Southern Burgundy and Beaujolais – Winter 2019

By |2019-01-28T04:15:38+00:00January 27th, 2019|Burgundy, France, Travel Report|

Day three was an eye-opener. Gerald Talmard introduces us to his friends and neighbors in Chardonnay, we gorge on wine soaked meat with the Jambon family @ Domaine Thulon, and finish up at Louis Picamelot’s brand new winery to taste what have to be the finest set of non-Champagne bubbles in France.

Gerald Talmard

Our visit to Talmard is always quick, as this is an efficient father/son operation with only two wines produced.  There is not much to talk about really as Gerald makes the best QPR Macon Chardonnay on the market and we beg for as much as he will give us. Talmard typifies 2018 as “2015, but more acidity”. He is right.

Gerald Talmard shows us 2018’s from tank

Talmard 18 Macon Chardonnay, fresh, good acidity, citrus, easy to drink.
Talmard 18 Macon-Uchizy, similar in style, more closed at this point.

He is playing with a new fermentation process that allows for lower use of SO2, and maybe that was where that extra paintbrush of Chardonnay goodness came from…We’ve rarely tasted wine this good at Talmard. Overachievement.  50,000 bottles available, 10,000 more than with the 2017!  Let’s have some fun!

Cadoles de Chardonnay

All of you have such an appetite for Gerald Talmard’s bombastic values in Macon Chardonnay and Macon Uchizy that he simply cannot supply all of your demand!  For this reason Gerald introduced us to his friends and neighbors at Cadoles de Chardonnay. This father/son operation is located several minutes from Gerald’s Domaine, and smack dab in the aptly named village of Chardonnay.  Until several years ago the Domaine was selling all of their production to the local cooperative in Lugny, but they now make and sell wines themselves as their quality is just too good to be lost in a village blend.  Here we have a family with deep/long ties to the land, and believe it or not they farm 10% of the total acreage in Chardonnay, all planted to Chardonnay of course! Everything is fermented in stainless steel, and most everything is aged in stainless steel save a dozen experimental barrels.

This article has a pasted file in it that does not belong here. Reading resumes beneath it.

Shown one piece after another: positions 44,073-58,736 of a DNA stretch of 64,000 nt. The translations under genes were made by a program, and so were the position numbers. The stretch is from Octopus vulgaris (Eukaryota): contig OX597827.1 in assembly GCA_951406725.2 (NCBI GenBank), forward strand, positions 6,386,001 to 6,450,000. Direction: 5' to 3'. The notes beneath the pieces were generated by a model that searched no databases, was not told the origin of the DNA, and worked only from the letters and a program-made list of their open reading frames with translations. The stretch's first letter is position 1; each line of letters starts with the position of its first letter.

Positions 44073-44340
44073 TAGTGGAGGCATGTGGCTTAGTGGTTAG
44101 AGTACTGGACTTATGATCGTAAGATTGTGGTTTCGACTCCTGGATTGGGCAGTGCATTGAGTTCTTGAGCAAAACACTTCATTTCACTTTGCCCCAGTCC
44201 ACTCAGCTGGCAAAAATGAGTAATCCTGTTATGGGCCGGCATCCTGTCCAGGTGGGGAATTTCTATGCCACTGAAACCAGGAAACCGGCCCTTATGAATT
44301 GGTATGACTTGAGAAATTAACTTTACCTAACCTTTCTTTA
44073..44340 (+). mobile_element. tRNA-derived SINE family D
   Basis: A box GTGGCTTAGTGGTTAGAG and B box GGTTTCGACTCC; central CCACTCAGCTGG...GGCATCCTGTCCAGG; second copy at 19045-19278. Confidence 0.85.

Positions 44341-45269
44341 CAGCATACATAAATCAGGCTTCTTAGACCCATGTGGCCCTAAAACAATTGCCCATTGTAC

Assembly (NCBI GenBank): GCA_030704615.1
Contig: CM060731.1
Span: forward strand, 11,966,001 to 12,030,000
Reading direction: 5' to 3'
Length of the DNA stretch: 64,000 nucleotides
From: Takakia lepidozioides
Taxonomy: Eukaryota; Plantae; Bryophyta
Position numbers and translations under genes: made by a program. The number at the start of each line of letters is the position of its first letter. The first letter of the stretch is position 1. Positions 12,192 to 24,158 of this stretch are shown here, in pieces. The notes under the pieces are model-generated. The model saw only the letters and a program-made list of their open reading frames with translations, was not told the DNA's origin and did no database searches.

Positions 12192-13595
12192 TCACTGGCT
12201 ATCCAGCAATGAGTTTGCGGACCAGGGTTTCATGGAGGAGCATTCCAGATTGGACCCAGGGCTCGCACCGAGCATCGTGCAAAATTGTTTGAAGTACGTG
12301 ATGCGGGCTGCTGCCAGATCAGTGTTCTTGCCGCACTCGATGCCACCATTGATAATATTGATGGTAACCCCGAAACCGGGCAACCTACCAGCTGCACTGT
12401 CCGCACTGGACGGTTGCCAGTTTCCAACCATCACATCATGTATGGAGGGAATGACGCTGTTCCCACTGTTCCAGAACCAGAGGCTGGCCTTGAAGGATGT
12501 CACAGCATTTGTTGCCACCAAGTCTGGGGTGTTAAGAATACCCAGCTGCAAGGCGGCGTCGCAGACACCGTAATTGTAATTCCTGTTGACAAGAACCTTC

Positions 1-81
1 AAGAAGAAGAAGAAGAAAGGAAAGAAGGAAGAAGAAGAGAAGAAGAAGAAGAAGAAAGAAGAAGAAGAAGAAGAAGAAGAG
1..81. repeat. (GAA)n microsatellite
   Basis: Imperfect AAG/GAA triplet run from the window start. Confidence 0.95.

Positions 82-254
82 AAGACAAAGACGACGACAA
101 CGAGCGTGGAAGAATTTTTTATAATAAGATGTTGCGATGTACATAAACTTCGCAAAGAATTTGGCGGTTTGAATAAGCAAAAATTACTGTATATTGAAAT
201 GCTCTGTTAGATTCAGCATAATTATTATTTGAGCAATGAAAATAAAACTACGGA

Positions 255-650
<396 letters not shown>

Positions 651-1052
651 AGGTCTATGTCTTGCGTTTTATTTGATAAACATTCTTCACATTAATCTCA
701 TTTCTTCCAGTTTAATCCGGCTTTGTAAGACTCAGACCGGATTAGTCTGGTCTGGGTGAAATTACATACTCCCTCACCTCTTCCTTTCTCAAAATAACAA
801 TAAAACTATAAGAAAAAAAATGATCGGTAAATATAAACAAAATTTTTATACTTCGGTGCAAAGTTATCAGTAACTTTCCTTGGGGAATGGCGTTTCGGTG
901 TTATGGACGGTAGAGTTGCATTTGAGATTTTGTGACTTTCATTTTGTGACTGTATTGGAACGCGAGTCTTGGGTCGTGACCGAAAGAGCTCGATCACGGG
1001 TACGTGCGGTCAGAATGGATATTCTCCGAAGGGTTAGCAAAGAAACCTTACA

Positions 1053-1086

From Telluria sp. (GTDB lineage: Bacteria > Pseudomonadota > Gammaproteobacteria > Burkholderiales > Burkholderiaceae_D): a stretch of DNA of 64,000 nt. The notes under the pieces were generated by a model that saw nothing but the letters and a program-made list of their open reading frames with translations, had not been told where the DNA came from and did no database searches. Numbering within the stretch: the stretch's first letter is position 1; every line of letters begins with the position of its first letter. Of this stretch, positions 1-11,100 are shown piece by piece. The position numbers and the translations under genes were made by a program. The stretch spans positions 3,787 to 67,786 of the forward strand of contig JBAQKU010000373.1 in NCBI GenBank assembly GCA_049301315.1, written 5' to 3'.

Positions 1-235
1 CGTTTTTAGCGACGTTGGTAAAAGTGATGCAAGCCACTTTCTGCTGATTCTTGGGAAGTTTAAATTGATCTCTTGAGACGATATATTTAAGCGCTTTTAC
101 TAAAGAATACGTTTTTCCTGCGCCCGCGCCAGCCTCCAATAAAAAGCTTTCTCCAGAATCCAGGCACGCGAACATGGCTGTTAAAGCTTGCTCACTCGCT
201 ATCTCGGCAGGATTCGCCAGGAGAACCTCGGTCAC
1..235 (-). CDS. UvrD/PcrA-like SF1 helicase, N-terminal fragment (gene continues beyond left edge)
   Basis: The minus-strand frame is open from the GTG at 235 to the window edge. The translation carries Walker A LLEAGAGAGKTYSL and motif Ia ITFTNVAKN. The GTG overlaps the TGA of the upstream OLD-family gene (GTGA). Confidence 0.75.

Patrick and Nicolas Laugere, doing their thing and doing it well

Cadoles de Chardonnay 18 Macon Chardonnay, lemon color, soft, fine, more complex and concentrated than Talmard. Priced a bit higher than Talmard but seems justified.
Big opportunity here.  You can expect our first load in Spring 2019. Available in all states.

Domaine Thulon

Domaine Thulon is located on the old estate of Château de Thulon (this castle towers over the Domaine), and was purchased by Annie and René Jambon in 1987 after they were “métayers” for 20 years on the same site (if the “métayer” thing, ie French sharecropping, is interesting to you have a look at this article by Andrew Jefford)  Their children Carine and Laurent are now running the estate, and a passion for experimentation sets them apart from peers in the region.  These are some of the best values in French wine we’ve come across in the last decade.

The Jambon Family

Domaine de Thulon 18 Beaujolais Villages Blanc, full fat, low acidity
Domaine de Thulon 18 Beaujolais Villages Rosé, firmer. fresh, good
Domaine de Thulon 18 Beaujolais Villages, fresh, fruit
Domaine de Thulon 17 Chiroubles, some reduction, dark, quite full
Domaine de Thulon 17 Regnié. firm, fresh, fruit, good acidity
Domaine de Thulon 17 Morgon concentration, more depth
Domaine de Thulon 17 Regnié VV, some wood aging, tight